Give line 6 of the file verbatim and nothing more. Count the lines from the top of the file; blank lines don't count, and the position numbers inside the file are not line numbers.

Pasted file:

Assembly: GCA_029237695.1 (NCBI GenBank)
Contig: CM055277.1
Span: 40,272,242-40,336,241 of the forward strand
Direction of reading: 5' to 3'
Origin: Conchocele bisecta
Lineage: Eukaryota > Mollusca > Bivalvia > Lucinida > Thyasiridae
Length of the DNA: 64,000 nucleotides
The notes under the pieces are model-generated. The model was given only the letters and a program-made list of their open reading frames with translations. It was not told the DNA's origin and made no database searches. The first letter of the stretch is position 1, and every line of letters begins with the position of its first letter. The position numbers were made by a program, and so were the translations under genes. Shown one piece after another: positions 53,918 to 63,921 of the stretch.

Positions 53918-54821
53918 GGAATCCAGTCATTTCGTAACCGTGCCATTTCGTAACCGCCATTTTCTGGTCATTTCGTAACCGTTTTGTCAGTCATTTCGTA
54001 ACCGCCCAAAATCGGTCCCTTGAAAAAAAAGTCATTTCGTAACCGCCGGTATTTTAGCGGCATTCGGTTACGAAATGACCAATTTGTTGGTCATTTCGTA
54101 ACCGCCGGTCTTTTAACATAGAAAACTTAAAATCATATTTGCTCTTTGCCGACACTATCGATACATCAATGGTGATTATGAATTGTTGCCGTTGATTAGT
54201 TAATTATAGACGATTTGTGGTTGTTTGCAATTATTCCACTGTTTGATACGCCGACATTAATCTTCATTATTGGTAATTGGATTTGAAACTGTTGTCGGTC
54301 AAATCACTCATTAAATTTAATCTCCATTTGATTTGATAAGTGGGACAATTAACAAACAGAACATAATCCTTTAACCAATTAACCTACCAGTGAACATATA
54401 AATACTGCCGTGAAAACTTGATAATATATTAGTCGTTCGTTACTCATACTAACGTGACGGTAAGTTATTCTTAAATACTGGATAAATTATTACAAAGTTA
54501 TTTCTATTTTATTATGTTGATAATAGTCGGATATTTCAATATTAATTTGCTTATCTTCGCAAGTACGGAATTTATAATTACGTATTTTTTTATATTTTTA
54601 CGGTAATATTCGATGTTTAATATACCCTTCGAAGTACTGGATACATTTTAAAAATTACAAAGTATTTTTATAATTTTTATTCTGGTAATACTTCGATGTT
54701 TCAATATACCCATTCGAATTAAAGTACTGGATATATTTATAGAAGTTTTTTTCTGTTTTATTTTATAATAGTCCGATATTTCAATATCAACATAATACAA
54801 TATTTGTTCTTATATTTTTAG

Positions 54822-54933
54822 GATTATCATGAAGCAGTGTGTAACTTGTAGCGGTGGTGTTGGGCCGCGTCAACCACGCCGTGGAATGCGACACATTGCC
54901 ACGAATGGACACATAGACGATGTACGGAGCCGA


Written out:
Lineage: Eukaryota > Mollusca > Bivalvia > Lucinida > Thyasiridae